When you start investing, information is vital. Understanding how investing works, and getting ideas for how to build your portfolio, can be one way to find success.
There are different websites and publications available to help you get the latest information and learn more about investing in a way that suits your style. Three places you can go for information include Motley Fool, Investopedia, and Barron’s. Let’s compare Investopedia vs. Motley Fool vs. Barron’s.
Barron’s vs. Motley Fool vs. Investopedia Overview
- Barron’s is one of the premier investing publications, with a print magazine and online presence. Barron’s analysis is aimed at those who have some experience with investing and want insight into potential picks.
- The Motley Fool mainly functions as a stock picking service, making recommendations and offering access to picks chosen by the founders and others.
- Finally, Investopedia is a basic investment education website. While there are subscriptions that go beyond basic advice, Investopedia doesn’t make stock recommendations.
Barron’s is one of the most trusted publications in the investment world, with market news, insight, and stock pick in one place. Every week, Barron’s features a major story about an industry or company and also includes an analysis of trends and company fundamentals. In addition to major stories and analyses, Barron’s offers specific stock picks for investors to try in their own portfolios.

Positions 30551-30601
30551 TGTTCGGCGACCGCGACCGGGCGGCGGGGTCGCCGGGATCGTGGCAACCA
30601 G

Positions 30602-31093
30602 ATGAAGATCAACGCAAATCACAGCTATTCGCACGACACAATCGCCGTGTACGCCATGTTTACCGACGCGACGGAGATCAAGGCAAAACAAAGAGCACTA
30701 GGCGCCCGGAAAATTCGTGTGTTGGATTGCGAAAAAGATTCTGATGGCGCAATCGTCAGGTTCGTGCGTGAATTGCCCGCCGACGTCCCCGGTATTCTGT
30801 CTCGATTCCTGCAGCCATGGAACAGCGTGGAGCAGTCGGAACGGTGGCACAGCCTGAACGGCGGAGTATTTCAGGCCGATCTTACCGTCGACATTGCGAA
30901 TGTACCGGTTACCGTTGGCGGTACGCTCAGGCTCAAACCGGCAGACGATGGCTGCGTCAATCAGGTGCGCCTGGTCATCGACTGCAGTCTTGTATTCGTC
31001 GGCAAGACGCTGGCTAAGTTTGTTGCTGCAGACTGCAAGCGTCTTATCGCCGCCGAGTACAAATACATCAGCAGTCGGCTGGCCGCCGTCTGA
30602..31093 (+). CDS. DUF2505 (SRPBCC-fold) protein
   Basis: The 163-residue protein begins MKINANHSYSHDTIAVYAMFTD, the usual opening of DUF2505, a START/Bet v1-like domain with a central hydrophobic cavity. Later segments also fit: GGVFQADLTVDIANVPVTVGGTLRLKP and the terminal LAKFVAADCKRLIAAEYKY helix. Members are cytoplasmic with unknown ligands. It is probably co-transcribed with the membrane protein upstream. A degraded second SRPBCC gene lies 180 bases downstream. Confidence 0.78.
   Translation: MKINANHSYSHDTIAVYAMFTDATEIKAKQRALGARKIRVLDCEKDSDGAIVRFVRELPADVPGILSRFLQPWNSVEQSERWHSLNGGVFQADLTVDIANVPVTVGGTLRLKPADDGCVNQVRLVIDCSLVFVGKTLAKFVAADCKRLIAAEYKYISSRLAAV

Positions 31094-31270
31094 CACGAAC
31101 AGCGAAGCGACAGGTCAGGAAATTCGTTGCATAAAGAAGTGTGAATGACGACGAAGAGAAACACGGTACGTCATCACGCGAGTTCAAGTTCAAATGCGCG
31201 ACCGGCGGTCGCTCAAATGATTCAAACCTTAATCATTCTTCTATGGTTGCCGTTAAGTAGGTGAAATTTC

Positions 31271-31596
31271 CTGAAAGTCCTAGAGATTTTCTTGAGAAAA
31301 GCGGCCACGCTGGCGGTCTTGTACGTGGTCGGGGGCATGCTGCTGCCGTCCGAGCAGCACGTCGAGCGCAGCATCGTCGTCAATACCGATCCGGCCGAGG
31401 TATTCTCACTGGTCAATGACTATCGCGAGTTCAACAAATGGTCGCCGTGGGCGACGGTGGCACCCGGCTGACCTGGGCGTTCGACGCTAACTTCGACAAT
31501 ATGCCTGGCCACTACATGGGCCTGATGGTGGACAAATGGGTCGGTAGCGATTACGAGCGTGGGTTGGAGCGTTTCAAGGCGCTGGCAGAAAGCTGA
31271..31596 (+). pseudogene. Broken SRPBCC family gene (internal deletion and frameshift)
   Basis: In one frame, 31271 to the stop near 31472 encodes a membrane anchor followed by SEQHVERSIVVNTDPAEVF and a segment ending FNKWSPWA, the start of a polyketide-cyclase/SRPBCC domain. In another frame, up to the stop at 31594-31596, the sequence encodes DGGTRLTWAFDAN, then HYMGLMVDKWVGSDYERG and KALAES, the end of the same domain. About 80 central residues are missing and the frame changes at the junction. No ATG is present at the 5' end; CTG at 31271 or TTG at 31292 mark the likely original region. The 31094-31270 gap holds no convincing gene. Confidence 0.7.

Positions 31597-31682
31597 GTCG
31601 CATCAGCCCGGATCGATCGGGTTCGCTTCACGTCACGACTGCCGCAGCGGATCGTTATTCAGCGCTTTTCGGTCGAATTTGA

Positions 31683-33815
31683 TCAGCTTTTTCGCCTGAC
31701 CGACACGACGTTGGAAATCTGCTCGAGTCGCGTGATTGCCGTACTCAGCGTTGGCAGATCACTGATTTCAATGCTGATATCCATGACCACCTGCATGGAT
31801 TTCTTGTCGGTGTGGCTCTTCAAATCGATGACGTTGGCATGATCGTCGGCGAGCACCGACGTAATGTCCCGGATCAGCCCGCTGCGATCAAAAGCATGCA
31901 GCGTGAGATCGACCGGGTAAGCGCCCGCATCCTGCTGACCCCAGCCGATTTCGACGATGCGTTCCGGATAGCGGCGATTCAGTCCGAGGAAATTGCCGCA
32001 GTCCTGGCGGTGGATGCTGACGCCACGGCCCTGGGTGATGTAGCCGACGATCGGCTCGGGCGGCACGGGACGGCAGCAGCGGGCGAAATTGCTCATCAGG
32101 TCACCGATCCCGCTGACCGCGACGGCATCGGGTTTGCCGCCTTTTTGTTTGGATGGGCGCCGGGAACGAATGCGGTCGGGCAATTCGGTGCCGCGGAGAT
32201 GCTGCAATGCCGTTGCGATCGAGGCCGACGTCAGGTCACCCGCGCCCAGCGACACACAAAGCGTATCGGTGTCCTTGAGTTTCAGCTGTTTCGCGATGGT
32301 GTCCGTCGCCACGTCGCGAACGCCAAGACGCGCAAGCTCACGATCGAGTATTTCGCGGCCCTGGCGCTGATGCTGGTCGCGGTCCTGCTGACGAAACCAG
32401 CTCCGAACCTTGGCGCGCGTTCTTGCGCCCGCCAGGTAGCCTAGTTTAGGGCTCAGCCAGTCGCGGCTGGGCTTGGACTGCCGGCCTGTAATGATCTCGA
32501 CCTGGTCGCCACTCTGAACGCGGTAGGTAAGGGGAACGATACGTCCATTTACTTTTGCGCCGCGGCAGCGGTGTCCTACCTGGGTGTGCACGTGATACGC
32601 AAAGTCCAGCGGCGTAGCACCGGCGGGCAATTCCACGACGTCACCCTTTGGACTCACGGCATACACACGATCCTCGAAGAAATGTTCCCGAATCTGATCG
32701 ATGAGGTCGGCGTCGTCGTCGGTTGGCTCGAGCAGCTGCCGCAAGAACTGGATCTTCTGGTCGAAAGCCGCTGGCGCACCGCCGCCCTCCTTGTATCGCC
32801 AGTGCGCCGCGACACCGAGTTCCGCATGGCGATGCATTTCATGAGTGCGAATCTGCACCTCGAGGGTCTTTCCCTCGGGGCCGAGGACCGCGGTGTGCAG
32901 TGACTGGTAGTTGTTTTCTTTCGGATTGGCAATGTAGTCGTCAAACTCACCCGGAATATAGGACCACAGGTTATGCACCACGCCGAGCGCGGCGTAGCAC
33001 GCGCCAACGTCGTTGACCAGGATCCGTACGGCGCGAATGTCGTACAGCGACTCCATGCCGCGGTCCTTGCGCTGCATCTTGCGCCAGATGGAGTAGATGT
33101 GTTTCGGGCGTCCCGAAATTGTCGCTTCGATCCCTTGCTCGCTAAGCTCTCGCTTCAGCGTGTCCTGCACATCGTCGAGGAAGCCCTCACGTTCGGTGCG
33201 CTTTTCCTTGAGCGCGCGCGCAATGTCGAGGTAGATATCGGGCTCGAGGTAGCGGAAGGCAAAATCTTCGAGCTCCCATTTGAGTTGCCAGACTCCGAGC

About The Motley Foolstock-picking service. There are a number of different subscriptions available at a variety of price points. Depending on what you sign up for, you can receive different types of stock picks, news and information. The website also has free investing content, including educational content and news articles. Special Stock Advisor offer: 55% off – now only $89/year! Promo offer expires 4/30/22.
How Does Each Service Works
How Investopedia Works
Investopedia is a mostly free educational website. You can find general news related to investing and a variety of resources, including a market simulator so you can try out different scenarios and a section for financial advisors.
Investopedia also offers a glossary of terms and basic articles describing different investment concepts. You can subscribe to a variety of newsletters, ranging from those that offer different investing terms each day or those that sum up the market. There are also paid courses in which you figure out how to engage in different investing styles.
How The Motley Fool Works
While The Motley Fool offers a variety of newsletters and subscription options, one of the most popular offerings is its Stock Advisor. With this subscription, you get access to emails (or even text alerts) to let you know when the weekly stock recommendations are published. The Fools' founders, Tom and David Gardner, also share their weekly stock picks and you can then add them to your portfolio. The Motley Fool claims their picks have returns that far exceed the performance of the S&P 500.
How Barron’s Works
When you subscribe to Barron’s, you can decide whether you want the print or online version — or get both. Each weekly issue of Barron’s has a major cover story and regular sections. This includes weekly stock picks with fundamental analysis (Barron’s doesn’t use technical charts when making its recommendations). In addition to picks and the cover story, Barron’s usually features an investment manager and has a recap of the previous week.
Unique Features of Barron’s vs. Motley Fool vs. Investopedia
All three of these resources can help you make decisions about investments and provide guidance while building your portfolio. However, they all have different approaches.
How Are They the Same?
- All three services offer some type of publication, whether it’s a newsletter or a weekly magazine.